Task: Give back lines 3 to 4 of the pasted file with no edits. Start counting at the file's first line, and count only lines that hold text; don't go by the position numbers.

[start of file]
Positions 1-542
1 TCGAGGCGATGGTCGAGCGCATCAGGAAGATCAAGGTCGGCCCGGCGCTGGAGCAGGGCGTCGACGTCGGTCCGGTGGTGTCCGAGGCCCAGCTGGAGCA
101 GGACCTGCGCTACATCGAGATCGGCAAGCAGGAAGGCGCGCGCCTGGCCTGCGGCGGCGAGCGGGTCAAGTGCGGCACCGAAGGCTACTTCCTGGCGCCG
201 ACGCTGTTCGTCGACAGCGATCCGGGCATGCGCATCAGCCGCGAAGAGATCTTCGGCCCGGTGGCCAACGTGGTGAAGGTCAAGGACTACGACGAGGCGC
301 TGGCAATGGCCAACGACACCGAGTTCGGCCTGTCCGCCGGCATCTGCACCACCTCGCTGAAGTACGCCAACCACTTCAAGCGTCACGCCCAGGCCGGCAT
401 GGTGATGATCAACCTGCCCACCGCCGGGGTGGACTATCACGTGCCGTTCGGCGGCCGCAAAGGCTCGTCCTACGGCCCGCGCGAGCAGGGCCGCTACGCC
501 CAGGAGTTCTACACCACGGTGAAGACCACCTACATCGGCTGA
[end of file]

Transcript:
101 GGACCTGCGCTACATCGAGATCGGCAAGCAGGAAGGCGCGCGCCTGGCCTGCGGCGGCGAGCGGGTCAAGTGCGGCACCGAAGGCTACTTCCTGGCGCCG
201 ACGCTGTTCGTCGACAGCGATCCGGGCATGCGCATCAGCCGCGAAGAGATCTTCGGCCCGGTGGCCAACGTGGTGAAGGTCAAGGACTACGACGAGGCGC